‘Mr Bourne's dilemma’. Consumer culture, property speculation and department store demise : the rise and fall of Bourne and Hollingsworth on London's Oxford Street. / Ashmore, Sonia; Edwards, Bronwen; Gilbert, David.

In: Journal of Historical Geography, Vol. 38, No. 4, 10.2012, p. 434-446.

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‘Mr Bourne's dilemma’. Consumer culture, property speculation and department store demise : the rise and fall of Bourne and Hollingsworth on London's Oxford Street. / Ashmore, Sonia; Edwards, Bronwen; Gilbert, David.

In: Journal of Historical Geography, Vol. 38, No. 4, 10.2012, p. 434-446.

Research output: Contribution to journalArticlepeer-review

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@article{88bbf4a60c17444986b7ba389ef20244,
title = "{\textquoteleft}Mr Bourne's dilemma{\textquoteright}. Consumer culture, property speculation and department store demise: the rise and fall of Bourne and Hollingsworth on London's Oxford Street",
abstract = "This paper explores the twentieth-century rise and fall of the traditional department store Bourne and Hollingsworth in London's Oxford Street as a means of re-examining the historical geographies of metropolitan consumption cultures. The research moves away from a preoccupation with urban retail's novelty and spectacle towards a consideration of the more conventional and conservative kinds of consumption that have been a vital part of the retail ecology of many major cities in the twentieth century. The paper analyses the intersections of different dimensions of the history of metropolitan consumption: with a culturalist focus on consumer identity and urban microgrographies; but also an examination of this as a family-owned, paternalistic business, and as a material space, both as a building designed and refurbished by its owners, management, architects and shopfitters, and as a particular site within the routes and flows of the West End. The final approach to Bourne and Hollingsworth as urban property, as a distinctive form of capital asset in the city, allows a new understanding of the vulnerability of this kind of retailing by the later twentieth century. The study shows that an emphasis on the significance of cultures of consumption provides at best a partial explanation for changes in the landscapes of consumption: it is argued that cities are the sites of complex intersections between cultural practices and other kinds of geography, in this case those of asset values and opportunities for property speculation.",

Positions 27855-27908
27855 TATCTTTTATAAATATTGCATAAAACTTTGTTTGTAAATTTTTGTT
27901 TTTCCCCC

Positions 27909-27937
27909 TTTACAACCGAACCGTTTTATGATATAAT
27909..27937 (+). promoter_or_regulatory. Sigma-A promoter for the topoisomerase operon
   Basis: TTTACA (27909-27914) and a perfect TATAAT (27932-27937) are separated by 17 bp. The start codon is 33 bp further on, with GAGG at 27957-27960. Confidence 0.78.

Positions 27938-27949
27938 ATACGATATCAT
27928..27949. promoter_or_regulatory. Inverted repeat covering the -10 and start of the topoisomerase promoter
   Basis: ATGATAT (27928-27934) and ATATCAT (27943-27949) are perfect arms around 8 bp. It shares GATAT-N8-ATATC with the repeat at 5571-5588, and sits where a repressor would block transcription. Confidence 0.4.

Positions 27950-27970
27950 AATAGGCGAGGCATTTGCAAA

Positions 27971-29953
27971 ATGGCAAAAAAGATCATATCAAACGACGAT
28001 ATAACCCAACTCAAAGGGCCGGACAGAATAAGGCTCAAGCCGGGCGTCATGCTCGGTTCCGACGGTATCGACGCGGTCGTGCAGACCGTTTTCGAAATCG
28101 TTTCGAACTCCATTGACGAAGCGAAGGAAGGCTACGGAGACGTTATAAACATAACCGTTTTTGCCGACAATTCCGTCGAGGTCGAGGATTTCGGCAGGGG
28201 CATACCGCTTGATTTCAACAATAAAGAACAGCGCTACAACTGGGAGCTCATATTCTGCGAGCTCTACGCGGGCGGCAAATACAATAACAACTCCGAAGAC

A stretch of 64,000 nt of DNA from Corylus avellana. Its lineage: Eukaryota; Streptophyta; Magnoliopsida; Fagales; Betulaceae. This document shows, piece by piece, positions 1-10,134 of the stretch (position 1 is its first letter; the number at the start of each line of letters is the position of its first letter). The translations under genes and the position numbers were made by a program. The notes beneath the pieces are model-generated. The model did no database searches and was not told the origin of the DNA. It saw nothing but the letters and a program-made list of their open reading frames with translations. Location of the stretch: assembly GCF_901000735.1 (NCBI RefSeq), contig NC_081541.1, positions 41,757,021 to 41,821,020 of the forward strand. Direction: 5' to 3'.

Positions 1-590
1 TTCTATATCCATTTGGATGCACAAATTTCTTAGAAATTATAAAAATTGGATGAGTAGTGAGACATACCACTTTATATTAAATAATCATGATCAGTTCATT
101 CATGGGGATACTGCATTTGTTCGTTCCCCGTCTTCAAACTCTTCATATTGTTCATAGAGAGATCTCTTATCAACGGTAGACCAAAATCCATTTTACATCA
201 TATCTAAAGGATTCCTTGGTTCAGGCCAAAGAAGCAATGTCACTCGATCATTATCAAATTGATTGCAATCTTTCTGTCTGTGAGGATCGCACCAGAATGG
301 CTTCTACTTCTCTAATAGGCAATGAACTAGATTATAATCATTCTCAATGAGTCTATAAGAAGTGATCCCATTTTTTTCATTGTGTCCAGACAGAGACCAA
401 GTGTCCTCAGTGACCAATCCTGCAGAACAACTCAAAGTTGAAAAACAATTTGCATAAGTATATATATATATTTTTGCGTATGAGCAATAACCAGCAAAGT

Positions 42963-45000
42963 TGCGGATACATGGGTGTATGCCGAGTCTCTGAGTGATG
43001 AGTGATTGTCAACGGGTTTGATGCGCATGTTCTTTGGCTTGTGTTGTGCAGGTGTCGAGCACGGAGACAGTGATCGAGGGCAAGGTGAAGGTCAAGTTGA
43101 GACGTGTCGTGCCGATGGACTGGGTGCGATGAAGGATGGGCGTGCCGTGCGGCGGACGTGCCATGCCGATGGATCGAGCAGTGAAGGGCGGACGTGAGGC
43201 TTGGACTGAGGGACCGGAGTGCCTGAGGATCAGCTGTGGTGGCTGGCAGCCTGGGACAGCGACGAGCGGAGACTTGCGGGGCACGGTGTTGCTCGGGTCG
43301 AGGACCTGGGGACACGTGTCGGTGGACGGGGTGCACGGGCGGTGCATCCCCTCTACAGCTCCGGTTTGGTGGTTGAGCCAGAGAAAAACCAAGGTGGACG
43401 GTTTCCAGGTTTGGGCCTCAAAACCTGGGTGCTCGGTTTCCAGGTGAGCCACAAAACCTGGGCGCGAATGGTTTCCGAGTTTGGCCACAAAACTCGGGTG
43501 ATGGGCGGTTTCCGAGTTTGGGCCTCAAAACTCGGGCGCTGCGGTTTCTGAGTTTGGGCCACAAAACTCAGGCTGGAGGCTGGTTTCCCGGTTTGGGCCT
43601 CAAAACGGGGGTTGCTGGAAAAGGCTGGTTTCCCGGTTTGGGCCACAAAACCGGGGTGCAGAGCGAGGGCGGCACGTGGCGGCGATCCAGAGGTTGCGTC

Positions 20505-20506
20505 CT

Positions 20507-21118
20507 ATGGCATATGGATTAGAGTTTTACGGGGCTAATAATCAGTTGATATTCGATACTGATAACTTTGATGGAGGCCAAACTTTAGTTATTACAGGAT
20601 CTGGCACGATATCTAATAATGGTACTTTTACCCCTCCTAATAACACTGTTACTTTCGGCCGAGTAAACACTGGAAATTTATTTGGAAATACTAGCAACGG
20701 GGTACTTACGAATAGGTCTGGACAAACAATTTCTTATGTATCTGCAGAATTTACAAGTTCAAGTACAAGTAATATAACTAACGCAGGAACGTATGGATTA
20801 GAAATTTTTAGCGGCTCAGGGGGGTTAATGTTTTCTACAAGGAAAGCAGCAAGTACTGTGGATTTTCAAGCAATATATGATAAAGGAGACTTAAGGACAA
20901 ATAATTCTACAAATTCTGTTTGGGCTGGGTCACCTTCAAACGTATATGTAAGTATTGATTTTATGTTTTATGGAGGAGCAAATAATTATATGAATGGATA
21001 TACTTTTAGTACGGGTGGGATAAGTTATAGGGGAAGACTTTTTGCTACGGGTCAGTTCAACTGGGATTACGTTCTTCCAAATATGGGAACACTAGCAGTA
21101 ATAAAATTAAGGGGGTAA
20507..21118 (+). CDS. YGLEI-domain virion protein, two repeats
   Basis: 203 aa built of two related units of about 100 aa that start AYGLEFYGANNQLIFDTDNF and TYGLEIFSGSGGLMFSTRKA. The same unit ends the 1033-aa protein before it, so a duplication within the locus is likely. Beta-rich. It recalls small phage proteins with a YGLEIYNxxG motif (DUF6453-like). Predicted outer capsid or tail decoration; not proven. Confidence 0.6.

author = "Sonia Ashmore and Bronwen Edwards and David Gilbert",
year = "2012",
month = oct,
doi = "10.1016/j.jhg.2012.05.017",
language = "English",
volume = "38",
pages = "434--446",
journal = "Journal of Historical Geography",
issn = "0305-7488",
publisher = "Academic Press Inc.",
number = "4",

}

RIS

TY - JOUR

T1 - ‘Mr Bourne's dilemma’. Consumer culture, property speculation and department store demise

T2 - the rise and fall of Bourne and Hollingsworth on London's Oxford Street

AU - Ashmore, Sonia

AU - Edwards, Bronwen

AU - Gilbert, David

PY - 2012/10

Y1 - 2012/10